After the passing away of Ramanuja, difference arose in nature and interpretation of prapatti among his followers. As a result there was split and one group congregated around Manavala Maamuni ( the other group followed Vedanta Desikan's principles). Manavaala Maamuni was responsible for ensuring that the consistent system of temple procedures, initiated by Ramanuja, spread and was maintained. Manavala Maamuni had 8 followers called ashtadigajas. One such ashtadigajas was called P.B Annan (expands as Sri Prathivadhi Bhayangaram Annangaracharyar ). Manavala Maamuni requested P.B Annan Swamy to compose a song for Thiru Vengadam (Thirumala). This song was meant to precede the Thirupalli ezhuchi, composed by Thondaraipodi Azhwar, sung every morning for Lord Vekateswara of Thirumalai.
And so the song - Suprabhatham - was composed by P.B Annan. It draws from various puranas and Sri Suktham. It serves to awaken Sri and Venkteswara. Many commentators have said that Suprabhatam has all aspects for being called a wellrounded puja. It has four aspects (1) Venkatesa Suprabhatam, which is the actual awaking of Sree and Vishnu, (2) Stotram, which is essentially a Praise, (3) A Prapatti through Sree and (4) A Mangalam, which serves as a conclusion (Incidentally the later part of the song that begins with 'kamala ...' is said to be composed in Madyamavathi raagam - can anybody confirm?). The mangalasaasanam was composed by Manavala Maamuni himself. Also interesting is that both 'Venkatesa' and 'Balaji', names which are used quite frequently nowadays are not part of the Vishnu Sahasranamam (1000 names of Vishnu). I remember reading an explanation for this in some forwarded mail, which essentially said that Venkatesa avataram, is a more recent kali yuga avatar, whereas Mahabharatha (where the Sahasranamam appears) belongs to a earlier Dwapara Yugam. Venkatesa is also considered by some to be a Sanskrit translation of Azhwar's "Thiru Vengadam". Anyway these are all just theories from various sources.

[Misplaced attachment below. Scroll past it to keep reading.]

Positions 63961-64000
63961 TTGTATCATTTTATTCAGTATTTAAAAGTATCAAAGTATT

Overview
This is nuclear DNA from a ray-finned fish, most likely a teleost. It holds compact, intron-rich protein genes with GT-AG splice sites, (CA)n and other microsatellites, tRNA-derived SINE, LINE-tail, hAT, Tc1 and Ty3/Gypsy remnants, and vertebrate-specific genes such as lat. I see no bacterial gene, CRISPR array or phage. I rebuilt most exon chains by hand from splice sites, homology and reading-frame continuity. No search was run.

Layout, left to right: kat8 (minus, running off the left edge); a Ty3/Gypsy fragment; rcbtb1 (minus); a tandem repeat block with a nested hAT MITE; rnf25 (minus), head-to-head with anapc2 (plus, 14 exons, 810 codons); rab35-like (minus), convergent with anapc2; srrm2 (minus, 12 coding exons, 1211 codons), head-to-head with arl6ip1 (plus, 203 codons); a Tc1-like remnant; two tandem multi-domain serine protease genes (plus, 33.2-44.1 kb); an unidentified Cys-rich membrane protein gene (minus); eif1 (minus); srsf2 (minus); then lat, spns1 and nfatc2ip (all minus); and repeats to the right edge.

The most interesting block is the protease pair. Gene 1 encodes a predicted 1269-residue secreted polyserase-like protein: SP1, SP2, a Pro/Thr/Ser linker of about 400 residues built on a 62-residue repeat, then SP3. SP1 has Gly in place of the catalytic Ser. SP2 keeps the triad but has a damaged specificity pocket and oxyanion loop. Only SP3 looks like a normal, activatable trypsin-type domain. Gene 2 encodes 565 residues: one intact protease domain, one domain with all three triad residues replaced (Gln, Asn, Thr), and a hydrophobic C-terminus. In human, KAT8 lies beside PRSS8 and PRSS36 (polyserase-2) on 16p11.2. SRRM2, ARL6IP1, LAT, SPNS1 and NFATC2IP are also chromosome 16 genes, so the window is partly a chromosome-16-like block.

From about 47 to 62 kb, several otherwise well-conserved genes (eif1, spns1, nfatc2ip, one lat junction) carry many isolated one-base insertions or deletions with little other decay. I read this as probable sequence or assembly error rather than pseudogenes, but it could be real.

Moving on - In many vaishnavite temples, for example Thirupathi, this is how the morning begins. A cowherd wakes up the chief priest, the priest holds the key to the door of the temple and he accompanies the cowherd to the temple (correct me if I am wrong - some temples like Uppuliappan temple has a cow accompanying them also). Both the cowherd and the priest, then request permission from the Dwara Balakar's (Jai & Vijay) standing as guard in front of the temple, to enter the premises. After this, as part of the daily rituals in Thirupathi, a descendant of Talapak Annamacharya sings a song. Then the recitation of Suprabhatham begins. This is followed by the Thirupalli Ezhuchi of Thondaraipodi Azhwar, which includes or is followed by the Sarrumurai. (All vaishnavite temples give Suprabhatham recitation a vacation between Dec 15 and Jan 15. Andal's Thirupaavai is sung instead)
Ofcourse for most people M.S Subbulakshmi's name is synonymous with Suprabhatham. Folks at Madras always romanticise about the triple cannon of The Hindu Newspaper, filter coffee and M.S rendition of Suprabhatham. However, for me, interest in both 'The Hindu' and 'M.S Subbulakshmi' has waned over time. The romance and the myth of it is gone. The coffee has also become sporadical. 3 years ago, I happened to buy a CD from TTD Branch Office at Venkatnarayana Rd, Madras. It was a recitation of Suprabhatham by Ananthasayanam & Party. Although, the English commentary preceding the suprabhatham, leaves a lot to be desired, the sequence of the cowherd, dwara balakar, annamacharya is explained and simulated very well. Also following the Suprabhatham is an 'Aashirwadam Mathra' and a recitation that just lists out all the raagas in carnautic music. I found the latter very intriguing. Since I do not have the CD cover with me, I do not know the name of the song. Also on a related note, M.S Subbulakshmi is also know for her recitation of Sahasranamam (with a combintaion of Bhaja Govindam and a introduction by Rajaji). In continuation of moving away-from-MS extravaganza, I found Malolam Kannan's rendition of Sahasranamam very good. No comparisons to M.S intended. He says it slowly enough for people to understand whats going on. His pronuciation is excellent and it can double up as a daily CD or a learner's sing-along. I found this CD by chance in Sriperambadur but I guess it is available everywhere. I recommend trying both these CDs